The Night Will Find Us: A Haunting Review

First of all, holy ****. What an insane premier book for author Matthew Lyons. Not only is it a unique take on the “teenagers go into the woods for a night” horror dynamic, it’s also a well-written odyssey of creepiness, a page-turner, and takes so many unexpected turns. I was intrigued by it from the moment it popped up as a suggestion on Amazon last year. It took me some time to get to it (the list of novels to read only keeps growing!), but I wasn’t disappointed.

Warning: Spoilers ahead.

Readers are introduced to our six high school seniors: Chloe and her cousin, Parker, Adam, Josh, Nicky, and Nate. They are preparing for a summer break celebration by going camping in the woods for a night before the reality of their upcoming college lives sinks in. Chloe has watched her cousin undergo a transformation in the last year following the disappearance of his father. He seems unsettled, disconnected, and violent as he tries to deal with the loss and his mother’s alcoholism. While the other friends are uncomfortable with the changes in their longtime friend, Nate, one of the newer additions to the friend group can only react in the most asshole-ish way possible, by creating further drama and picking at the scabs that Parker has been trying to heal on his own. The trip into the woods only provides more of a catalyst for all of this behavior to hash out and results in the unthinkable happening: Parker shooting Nate and then running into the woods.

The worst is yet to come with Adam becoming separated from the others as well after an altercation with Parker, and the forest changing on everyone in the night, growing thicker and making escape virtually impossible. The book then moves between each of the characters, telling their own stories in addition to furthering the plot along and weaving a horrifying tale of betrayal, ancient terror, and body horror together that had me enthralled for an entire afternoon. Oh, that’s right: I started and finished the book in the span of a few hours. It’s that good.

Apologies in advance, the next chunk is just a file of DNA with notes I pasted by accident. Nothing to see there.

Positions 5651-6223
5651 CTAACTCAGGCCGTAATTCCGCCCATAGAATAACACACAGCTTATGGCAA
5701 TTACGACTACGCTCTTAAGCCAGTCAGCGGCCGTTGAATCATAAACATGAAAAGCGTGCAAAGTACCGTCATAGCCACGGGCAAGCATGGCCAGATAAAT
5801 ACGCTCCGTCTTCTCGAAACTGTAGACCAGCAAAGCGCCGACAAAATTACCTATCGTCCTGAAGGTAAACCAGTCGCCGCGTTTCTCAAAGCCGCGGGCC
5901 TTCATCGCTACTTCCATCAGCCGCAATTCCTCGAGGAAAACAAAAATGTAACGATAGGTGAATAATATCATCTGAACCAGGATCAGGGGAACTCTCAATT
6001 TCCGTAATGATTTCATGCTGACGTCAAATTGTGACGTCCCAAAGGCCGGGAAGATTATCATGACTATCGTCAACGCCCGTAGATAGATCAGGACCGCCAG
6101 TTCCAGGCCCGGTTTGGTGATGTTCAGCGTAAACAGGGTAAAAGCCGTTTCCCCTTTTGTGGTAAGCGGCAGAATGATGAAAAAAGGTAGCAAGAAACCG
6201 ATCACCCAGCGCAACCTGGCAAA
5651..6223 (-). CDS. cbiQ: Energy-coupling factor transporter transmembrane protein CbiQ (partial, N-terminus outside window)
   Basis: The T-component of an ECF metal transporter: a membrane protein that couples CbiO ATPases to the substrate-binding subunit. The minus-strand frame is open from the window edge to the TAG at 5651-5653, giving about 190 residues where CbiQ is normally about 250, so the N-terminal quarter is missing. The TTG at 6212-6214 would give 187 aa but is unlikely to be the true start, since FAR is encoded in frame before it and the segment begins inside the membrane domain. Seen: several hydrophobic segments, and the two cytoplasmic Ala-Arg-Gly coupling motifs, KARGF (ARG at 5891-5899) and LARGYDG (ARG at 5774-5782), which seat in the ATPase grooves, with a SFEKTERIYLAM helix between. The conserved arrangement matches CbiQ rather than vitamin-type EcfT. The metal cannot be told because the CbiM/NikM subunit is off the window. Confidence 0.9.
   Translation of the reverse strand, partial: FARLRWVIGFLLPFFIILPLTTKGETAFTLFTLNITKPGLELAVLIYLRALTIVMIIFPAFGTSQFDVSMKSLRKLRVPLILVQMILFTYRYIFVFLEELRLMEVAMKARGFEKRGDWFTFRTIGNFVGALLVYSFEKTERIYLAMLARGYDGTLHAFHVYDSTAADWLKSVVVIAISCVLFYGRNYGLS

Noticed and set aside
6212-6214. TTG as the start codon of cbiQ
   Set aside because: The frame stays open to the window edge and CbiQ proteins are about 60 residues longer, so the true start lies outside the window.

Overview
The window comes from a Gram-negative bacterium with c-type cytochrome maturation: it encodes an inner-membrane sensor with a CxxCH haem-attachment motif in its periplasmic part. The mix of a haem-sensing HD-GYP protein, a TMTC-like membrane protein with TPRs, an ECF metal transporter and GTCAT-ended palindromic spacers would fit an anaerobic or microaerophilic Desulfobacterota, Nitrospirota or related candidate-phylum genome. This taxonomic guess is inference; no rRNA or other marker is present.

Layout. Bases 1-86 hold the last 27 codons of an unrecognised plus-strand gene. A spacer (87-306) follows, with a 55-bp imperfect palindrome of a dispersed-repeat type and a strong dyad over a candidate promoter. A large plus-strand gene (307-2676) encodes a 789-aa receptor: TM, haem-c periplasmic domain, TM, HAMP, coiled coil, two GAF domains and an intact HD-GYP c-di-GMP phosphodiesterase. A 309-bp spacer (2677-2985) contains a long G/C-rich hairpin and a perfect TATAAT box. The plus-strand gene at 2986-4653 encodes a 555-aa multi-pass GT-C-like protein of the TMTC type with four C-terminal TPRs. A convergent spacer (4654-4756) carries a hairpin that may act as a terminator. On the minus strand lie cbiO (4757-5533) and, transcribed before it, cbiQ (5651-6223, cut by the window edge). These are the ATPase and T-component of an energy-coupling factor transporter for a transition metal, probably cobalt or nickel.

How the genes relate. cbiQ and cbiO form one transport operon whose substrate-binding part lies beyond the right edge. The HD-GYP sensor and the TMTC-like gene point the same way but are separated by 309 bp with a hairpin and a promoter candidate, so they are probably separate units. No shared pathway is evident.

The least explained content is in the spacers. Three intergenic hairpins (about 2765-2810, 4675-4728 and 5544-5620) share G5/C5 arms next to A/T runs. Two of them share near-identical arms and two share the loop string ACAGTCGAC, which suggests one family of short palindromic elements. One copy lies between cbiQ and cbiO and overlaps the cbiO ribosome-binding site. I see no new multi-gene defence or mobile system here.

Lyons’ writing is strong, vivid, and unapologetic. There were times I had to re-read something because I thought, “Oh no he didn’t!”. The “transformation” scene was brilliant and gruesome.

While I thought the characters were believable and each one fairly unique, I think Chloe could have used a little more backstory and possibly something else to make her stand out against the cast of her fellow teens, especially since she had so much page time compared to Nicky (who was wonderfully fleshed out). We know more about Nicky’s home life and struggles in a couple paragraphs than we really do Chloe’s. I get that her relation to Parker gives her some shared trauma in what he’s going through but it isn’t really the same. I wanted a little more personality from her.

There are a few loose ends in this book that some readers might not like. I wasn’t distressed by having a few things unexplained. The author might have another book to write about the woods and the lost town buried in them, and the cosmic horror that is buried beneath the lake. In fact, I feel as though that was left nebulous for that reason entirely. There was enough explanation and backstory to leave me feeling satisfied about resolving the stories of these teens and their nightmare in the woods. I’d definitely be interested in returning to this setting for another character’s story.

All in all, I’d say that Matthew Lyons’ The Night Will Find Us is a terrifyiing debut novel, and totally deserving of that first nomination for a Bram Stoker award. I’m looking forward to reading more of this stuff in the future.

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